you shall be called the repairer of the breach,
the restorer of streets to live in.
Almost 500 years later Jesus carried this same message to a people in need of a prophet. In Matthew 25, he describes an end of times when we will be held accountable for our actions and how we have treated those in need:
“Come, you that are blessed by my Father, inherit the kingdom prepared for you from the foundation of the world; for I was hungry and you gave me food, I was thirsty and you gave me something to drink, I was a stranger and you welcomed me, I was naked and you gave me clothing, I was sick and you took care of me, I was in prison and you visited me.” This confused the righteous who asked when they had done all of this. Jesus answered them, “Truly I tell you, just as you did it to one of the least of these who are members of my family, you did it to me.”
For over 50 years Martin Luther King Jr. has been revered and celebrated as the prophet of the 20th Century, and rightly so. He lived that message of Isaiah and Jesus throughout his life. I was finishing high school on April 4,1968 when he was assassinated. I remember it well. What I don’t remember were his plans to organize what he called “A Poor People’s Campaign.”
In May of 1967 he told the staff of the Southern Christian Leadership Conference, “I think it is necessary for us to realize that we have moved from the era of civil rights to the era of human rights…[W]hen we see that there must be a radical redistribution of economic and political power, then we see that for the last twelve years we have been in a reform movement…That after Selma and the Voting Rights Bill, we moved into a new era, which must be an era of revolution…In short, we have moved into an era where we are called upon to raise certain basic questions about the whole society.”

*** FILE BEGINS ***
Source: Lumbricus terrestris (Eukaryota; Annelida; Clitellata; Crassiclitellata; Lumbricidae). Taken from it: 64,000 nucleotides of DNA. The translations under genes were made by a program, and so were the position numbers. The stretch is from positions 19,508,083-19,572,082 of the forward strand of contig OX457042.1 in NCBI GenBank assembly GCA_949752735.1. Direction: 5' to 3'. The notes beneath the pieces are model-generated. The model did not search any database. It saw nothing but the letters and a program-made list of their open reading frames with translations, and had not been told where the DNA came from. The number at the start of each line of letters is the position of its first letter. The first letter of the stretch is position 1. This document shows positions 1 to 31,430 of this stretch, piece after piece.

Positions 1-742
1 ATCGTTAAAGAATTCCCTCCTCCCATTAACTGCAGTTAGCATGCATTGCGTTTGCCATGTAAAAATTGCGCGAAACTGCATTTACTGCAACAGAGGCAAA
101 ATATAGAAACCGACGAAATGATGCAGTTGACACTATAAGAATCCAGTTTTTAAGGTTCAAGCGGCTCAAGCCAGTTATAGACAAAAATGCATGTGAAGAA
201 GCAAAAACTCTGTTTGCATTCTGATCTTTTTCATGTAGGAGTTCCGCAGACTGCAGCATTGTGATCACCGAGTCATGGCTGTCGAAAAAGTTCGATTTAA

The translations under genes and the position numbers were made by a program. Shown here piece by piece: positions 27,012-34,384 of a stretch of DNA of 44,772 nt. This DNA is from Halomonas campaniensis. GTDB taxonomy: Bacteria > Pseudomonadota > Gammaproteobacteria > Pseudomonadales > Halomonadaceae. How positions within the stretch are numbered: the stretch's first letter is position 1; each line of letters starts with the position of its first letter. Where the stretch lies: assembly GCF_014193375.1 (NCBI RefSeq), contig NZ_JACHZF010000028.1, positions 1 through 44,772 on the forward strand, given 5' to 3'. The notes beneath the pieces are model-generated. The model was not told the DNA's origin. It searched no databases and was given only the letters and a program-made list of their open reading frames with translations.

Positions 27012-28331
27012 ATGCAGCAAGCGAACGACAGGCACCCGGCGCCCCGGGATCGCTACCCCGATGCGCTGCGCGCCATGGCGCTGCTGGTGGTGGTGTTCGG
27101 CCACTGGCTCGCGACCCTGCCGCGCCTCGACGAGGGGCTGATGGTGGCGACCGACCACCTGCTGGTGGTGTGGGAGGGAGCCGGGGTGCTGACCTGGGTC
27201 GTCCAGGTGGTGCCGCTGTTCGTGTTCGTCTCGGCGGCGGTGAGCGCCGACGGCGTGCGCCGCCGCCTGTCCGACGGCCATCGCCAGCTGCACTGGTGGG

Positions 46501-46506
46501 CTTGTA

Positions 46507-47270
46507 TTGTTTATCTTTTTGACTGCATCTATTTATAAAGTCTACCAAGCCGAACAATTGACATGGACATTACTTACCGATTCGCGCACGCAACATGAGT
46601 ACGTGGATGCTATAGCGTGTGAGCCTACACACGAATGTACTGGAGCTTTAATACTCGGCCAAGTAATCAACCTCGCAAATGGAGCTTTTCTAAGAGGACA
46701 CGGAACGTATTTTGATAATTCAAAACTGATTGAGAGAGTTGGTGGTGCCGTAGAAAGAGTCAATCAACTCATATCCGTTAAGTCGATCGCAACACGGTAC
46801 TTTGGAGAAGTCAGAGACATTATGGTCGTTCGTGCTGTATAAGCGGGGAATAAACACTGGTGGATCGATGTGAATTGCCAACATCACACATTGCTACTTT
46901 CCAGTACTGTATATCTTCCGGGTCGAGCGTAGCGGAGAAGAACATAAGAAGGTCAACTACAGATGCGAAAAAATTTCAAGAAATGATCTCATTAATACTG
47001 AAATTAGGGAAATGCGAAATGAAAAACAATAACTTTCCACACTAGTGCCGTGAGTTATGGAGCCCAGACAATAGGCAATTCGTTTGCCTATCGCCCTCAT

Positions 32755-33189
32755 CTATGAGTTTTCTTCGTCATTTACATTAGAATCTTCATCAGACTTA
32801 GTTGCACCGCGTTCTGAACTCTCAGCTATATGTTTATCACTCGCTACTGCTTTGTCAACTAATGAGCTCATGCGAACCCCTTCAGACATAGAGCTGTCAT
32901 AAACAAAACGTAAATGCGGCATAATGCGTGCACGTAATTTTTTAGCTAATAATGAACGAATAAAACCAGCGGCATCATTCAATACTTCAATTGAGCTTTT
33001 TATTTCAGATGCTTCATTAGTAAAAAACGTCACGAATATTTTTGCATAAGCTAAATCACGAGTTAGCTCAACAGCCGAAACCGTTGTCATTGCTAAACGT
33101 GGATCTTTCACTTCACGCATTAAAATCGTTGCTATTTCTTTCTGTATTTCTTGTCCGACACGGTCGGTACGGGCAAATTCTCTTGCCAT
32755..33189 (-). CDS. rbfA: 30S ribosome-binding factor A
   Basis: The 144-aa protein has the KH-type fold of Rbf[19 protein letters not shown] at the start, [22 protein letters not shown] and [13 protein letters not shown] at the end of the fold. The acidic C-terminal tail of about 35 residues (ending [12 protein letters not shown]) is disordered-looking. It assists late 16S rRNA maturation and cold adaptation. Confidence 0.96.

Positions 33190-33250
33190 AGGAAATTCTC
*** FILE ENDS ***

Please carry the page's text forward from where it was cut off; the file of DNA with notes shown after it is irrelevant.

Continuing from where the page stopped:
In December of that year, he announced his plan to bring together poor people from across the country, poor people of all races and ethnicities, for a new march on Washington, to demand better jobs, better homes, better education - better lives than the ones they were living. It was to be a fight by capable, hard workers against dehumanization, discrimination and poverty wages in the richest country in the world. He knew that for the load of poverty to be lifted, the thinking and behavior of a critical mass of the American people would have to be changed.
In his last Sunday sermon, he stated:
We read one day: “We hold these truths to be self-evident, that all men are created equal, that they are endowed by their creator with certain inalienable rights. That among these are life, liberty, and the pursuit of happiness. But if a man doesn’t have a job or an income, he has neither life nor liberty nor the possibility for the pursuit of happiness. He merely exists … We are coming to ask America to be true to the huge promissory note that was signed years ago. And we are coming to engage in dramatic non-violent action, to call attention to the gulf between promise and fulfillment; to make the invisible visible.”
The Campaign was organized into three phases. The first was to construct a shantytown, to become known as Resurrection City, on the National Mall between the Lincoln Memorial and the Washington Monument. With permits from the National Park Service, Resurrection City was to house anywhere from 1,500 to 3,000 Campaign participants. Additional participants would be housed in other group and family residences around the metropolitan area.